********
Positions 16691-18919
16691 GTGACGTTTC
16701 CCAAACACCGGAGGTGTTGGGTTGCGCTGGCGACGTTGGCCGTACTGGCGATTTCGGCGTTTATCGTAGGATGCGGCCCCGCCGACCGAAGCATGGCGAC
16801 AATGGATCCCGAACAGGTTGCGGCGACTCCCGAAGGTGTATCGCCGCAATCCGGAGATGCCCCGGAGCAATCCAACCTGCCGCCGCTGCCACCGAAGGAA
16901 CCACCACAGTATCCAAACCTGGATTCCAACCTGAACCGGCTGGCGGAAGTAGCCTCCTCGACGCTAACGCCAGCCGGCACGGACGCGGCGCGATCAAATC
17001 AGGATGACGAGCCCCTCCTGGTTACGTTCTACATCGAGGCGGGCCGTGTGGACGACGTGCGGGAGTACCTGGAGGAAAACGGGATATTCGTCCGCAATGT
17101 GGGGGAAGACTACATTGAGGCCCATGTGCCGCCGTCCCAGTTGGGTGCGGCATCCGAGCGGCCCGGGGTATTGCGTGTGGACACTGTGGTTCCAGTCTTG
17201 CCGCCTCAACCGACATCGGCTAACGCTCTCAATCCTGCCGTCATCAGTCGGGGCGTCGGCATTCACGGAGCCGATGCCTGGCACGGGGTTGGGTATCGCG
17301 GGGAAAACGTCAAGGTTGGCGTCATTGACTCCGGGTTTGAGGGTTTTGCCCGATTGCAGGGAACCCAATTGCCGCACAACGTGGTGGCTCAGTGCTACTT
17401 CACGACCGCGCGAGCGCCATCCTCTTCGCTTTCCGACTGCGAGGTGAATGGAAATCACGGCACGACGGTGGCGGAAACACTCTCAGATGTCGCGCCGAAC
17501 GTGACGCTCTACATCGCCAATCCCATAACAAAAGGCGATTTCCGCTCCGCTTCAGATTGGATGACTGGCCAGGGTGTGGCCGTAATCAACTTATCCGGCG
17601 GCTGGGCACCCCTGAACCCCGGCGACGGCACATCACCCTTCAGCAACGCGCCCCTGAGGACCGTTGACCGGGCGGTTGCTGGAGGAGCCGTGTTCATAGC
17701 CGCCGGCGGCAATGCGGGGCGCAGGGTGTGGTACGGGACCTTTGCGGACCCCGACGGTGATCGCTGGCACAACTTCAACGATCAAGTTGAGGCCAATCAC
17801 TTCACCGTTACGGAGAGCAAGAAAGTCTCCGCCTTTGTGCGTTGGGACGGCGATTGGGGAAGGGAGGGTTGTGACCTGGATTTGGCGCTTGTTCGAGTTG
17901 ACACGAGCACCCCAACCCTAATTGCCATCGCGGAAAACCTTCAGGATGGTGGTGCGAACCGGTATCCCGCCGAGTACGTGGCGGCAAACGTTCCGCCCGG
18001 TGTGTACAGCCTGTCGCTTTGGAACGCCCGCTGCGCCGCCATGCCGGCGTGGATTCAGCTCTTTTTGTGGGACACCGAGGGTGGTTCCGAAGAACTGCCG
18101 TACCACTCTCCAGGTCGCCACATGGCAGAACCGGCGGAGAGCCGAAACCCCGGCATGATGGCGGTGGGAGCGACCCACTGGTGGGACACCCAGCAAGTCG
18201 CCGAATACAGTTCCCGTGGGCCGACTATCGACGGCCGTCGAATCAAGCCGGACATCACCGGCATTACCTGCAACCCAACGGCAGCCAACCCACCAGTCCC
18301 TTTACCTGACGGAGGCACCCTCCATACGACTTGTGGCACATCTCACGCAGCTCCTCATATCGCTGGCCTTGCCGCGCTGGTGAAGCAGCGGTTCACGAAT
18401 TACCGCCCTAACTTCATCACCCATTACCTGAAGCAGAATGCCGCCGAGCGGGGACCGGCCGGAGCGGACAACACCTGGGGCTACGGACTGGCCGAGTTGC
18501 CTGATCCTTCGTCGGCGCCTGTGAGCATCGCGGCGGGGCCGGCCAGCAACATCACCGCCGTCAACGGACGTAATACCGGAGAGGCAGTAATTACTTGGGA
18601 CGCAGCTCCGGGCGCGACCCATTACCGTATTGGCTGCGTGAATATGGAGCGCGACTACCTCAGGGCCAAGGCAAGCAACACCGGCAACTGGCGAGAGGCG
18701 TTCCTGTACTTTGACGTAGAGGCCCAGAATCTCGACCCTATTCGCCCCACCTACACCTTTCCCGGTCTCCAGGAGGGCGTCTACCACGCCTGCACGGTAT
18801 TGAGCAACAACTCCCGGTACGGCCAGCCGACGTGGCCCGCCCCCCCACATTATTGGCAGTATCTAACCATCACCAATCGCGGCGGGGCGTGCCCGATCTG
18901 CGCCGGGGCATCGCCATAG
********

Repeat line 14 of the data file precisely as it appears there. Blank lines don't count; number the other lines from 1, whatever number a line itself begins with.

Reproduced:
17801 TTCACCGTTACGGAGAGCAAGAAAGTCTCCGCCTTTGTGCGTTGGGACGGCGATTGGGGAAGGGAGGGTTGTGACCTGGATTTGGCGCTTGTTCGAGTTG